This past summer, Friends of the Bridger-Teton was focused on the dispersed campsites on the national forest as high traffic to the national parks led to a lot of spillover into the forests. Without any significant funding or donation or support coming from that increased visitation, concerns about resources and human waste management have become more prevalent. Along with other nonprofit partners, they have also been working with Linda Merigliano at the Bridger-Teton Forest Service on a wildlife-recreation coexistence project.

Volunteers working on the Middle Ridge Trail with the Star Valley Ranch Trail Crew

Wyoming National Recreation Trail Project

Sarah also hopes to work on improving the state of the Wyoming Recreation Trail, which is a 75-mile long national recreation trail designated congressionally that runs from Willow Creek in the Wyoming Range all the way down to Snider Basin.

Friends of the BT volunteers working on the Continental Divide Trail

“The trail is gorgeous and stunning, and it’s a cool thru-hike with tons of little trailheads you can make little loops out of, but at many of those trailheads, there’s nothing that says you’re on the Wyoming Range National Recreation Trail,” Sarah said. “I think that as Jackson’s getting more crowded, the Wyoming Range is going to be really valuable for people looking for less crowded experiences.”

Additionally, the local communities on the national forest along the trail utilize those trails to get into the Wyoming Range, but the current state of the trail–with downed trees and logs–has made it inaccessible.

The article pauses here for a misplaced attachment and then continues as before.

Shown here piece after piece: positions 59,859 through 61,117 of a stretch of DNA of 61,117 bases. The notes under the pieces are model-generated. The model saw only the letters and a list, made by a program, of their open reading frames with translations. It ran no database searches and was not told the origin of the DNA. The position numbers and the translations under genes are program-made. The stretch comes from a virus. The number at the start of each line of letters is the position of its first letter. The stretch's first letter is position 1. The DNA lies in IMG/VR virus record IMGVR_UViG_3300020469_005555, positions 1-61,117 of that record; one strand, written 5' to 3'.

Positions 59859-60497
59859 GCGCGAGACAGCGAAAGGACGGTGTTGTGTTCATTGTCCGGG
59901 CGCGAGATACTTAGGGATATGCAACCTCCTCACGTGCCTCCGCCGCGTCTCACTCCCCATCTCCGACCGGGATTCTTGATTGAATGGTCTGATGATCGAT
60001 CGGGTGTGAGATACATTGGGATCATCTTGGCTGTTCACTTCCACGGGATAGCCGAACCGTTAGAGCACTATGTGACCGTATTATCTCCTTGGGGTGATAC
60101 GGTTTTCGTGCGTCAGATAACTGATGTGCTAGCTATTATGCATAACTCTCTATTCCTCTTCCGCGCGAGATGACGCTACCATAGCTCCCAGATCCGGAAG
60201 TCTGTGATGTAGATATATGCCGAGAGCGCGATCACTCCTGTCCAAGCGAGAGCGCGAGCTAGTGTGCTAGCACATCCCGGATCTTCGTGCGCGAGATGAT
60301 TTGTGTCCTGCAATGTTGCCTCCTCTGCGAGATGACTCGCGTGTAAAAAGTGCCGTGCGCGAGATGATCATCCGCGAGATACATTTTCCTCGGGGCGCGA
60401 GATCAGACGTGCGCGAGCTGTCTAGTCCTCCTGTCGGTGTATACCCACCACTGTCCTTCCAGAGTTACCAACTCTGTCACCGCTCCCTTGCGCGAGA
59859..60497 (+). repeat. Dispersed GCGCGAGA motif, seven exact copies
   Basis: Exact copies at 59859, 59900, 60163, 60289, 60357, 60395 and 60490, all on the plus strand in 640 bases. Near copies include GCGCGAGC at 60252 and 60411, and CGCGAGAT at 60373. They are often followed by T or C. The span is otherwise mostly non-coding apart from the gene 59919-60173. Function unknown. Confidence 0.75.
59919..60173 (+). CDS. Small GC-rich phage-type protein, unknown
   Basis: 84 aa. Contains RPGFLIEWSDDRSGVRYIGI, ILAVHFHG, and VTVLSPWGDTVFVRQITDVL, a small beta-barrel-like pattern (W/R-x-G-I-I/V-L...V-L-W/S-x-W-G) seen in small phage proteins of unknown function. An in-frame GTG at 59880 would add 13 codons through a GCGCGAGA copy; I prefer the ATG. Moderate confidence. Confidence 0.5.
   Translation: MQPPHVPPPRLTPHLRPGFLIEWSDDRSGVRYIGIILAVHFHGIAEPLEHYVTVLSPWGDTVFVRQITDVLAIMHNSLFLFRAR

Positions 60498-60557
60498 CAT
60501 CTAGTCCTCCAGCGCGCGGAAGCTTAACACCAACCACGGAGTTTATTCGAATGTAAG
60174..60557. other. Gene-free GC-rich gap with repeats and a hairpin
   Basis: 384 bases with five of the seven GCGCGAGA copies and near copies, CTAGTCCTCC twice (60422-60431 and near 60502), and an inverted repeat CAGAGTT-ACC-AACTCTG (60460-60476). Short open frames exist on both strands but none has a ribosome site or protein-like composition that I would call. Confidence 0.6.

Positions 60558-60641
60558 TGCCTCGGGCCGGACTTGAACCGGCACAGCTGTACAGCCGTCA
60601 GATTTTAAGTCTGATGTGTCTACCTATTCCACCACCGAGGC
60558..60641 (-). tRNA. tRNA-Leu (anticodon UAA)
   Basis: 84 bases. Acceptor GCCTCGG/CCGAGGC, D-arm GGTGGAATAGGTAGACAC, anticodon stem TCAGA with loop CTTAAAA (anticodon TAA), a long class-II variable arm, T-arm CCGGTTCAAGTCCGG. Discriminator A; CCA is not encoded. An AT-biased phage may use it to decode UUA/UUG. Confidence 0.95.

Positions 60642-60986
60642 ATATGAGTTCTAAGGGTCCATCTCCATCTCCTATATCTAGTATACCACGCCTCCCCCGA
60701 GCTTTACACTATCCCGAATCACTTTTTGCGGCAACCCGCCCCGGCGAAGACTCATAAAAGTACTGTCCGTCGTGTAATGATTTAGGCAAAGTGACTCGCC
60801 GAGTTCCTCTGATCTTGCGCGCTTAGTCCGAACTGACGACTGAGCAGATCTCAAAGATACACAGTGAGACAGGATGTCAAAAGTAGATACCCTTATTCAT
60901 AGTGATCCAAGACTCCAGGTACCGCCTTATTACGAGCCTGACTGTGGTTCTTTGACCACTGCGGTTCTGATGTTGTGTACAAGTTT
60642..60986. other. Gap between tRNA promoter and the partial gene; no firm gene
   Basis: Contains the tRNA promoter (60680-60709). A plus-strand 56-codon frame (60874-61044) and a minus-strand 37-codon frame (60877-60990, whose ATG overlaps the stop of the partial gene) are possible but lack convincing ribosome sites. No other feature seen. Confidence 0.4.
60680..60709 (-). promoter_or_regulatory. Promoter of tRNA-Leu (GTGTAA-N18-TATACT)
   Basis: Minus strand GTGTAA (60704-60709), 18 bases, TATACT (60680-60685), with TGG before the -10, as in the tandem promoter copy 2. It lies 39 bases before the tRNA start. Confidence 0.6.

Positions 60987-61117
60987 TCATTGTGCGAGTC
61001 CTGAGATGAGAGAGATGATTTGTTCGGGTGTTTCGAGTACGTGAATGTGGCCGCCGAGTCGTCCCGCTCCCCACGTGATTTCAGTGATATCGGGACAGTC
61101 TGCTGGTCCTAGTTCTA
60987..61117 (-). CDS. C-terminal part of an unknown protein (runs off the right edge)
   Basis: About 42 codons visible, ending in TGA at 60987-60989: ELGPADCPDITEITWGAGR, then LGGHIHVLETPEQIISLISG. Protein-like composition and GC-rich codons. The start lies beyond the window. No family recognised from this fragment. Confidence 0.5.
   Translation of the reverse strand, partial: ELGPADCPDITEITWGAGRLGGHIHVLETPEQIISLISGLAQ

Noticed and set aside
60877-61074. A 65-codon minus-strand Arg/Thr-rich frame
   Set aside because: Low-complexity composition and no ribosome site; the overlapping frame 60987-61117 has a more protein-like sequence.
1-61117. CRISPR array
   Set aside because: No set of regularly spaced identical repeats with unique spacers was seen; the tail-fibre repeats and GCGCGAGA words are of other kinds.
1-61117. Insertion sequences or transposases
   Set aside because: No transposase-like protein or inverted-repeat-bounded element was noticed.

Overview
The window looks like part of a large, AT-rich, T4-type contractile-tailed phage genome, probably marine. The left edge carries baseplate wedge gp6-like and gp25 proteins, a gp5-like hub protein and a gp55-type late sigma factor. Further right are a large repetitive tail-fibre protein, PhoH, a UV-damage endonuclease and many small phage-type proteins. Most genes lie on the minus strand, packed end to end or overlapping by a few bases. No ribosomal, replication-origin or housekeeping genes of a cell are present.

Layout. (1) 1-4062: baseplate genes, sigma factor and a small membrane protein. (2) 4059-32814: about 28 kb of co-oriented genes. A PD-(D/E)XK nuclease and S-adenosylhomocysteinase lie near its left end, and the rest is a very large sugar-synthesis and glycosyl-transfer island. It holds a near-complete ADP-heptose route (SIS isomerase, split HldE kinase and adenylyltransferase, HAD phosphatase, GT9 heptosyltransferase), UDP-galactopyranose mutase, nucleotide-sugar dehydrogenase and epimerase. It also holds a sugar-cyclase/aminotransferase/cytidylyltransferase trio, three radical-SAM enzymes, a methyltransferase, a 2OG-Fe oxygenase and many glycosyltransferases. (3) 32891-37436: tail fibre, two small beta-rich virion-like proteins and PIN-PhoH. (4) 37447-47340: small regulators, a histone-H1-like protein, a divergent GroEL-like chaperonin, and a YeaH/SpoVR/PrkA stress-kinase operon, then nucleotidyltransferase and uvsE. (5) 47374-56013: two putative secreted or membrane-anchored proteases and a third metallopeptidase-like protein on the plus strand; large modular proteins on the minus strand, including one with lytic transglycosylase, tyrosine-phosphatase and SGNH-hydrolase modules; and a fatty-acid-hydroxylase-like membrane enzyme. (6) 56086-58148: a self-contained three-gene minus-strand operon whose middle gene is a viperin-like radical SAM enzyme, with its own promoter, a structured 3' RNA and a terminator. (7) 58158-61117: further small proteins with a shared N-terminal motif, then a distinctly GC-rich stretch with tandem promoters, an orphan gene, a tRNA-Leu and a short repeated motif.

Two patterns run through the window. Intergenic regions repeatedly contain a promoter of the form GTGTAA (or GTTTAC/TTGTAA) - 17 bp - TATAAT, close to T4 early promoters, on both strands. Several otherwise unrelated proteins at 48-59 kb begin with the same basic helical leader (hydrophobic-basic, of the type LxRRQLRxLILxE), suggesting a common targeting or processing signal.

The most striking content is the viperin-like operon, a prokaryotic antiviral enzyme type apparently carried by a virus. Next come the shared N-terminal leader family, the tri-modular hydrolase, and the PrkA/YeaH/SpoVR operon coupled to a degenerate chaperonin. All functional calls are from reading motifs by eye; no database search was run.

“For those more rural communities, they also see that as a potential tourist attraction that can put them on the map, while getting more folks out of the park and exploring some lesser-known areas, so that’s something I’m pretty excited about,” Sarah said. 

With a bigger picture lens, Sarah sees a need for strong messaging around responsible recreation on the forest, as well as utilizing education and outreach to get more support for the forest. 

One of the more popular permitters on the national forest is Turpin Meadow Ranch. They are unique in their support for and effort towards getting the word out about the Bridger-Teton National Forest with the idea that they rely on the forest for what they offer to the public. Turpin actually gave 1% of their proceeds in September to Friends of the BT, which is a model that has inspired Sarah to hopefully get other permitters more involved too.


This winter, as Jackson is likely to see high numbers of visitors similar to the summer. Messaging around responsible recreation will be essential in order to mitigate visitor impacts and avoid straining resources. Sarah hopes to work with many other nonprofit partners in order to accomplish that this winter with Friends of the Bridger-Teton. 

Popular Winter Trails in Bridger-Teton for Cross-country skiing , fat biking and Snowshoeing

“In every project that Friends of the BT is pursuing, we’re trying to improve the visitor experience on public lands while also mitigating the impact from that visitor use,” Sarah said. “That’s something we’ve been thinking a lot about in our mission, trying to do both of those things at once.”

In the future, Sarah hopes that Friends of the Bridger-Teton can continue to strengthen the network of nonprofits that work with the national forest, including the Nordic Alliance, as well as engage with organizations involved with the Latinx community in Jackson to make resources more accessible to Spanish-speaking members of the Jackson Hole outdoors community. 

Baby pronghorn near Shadow Mountain

Breaking News: Friends of Bridger-Teton has hired its new Executive Director, Scott Kosiba. Scott is based in Pinedale, WY, and will be spending time in each of the Bridger-Teton office locations. You can learn more about Friends of the Bridger-Teton or find out ways to support them on their website.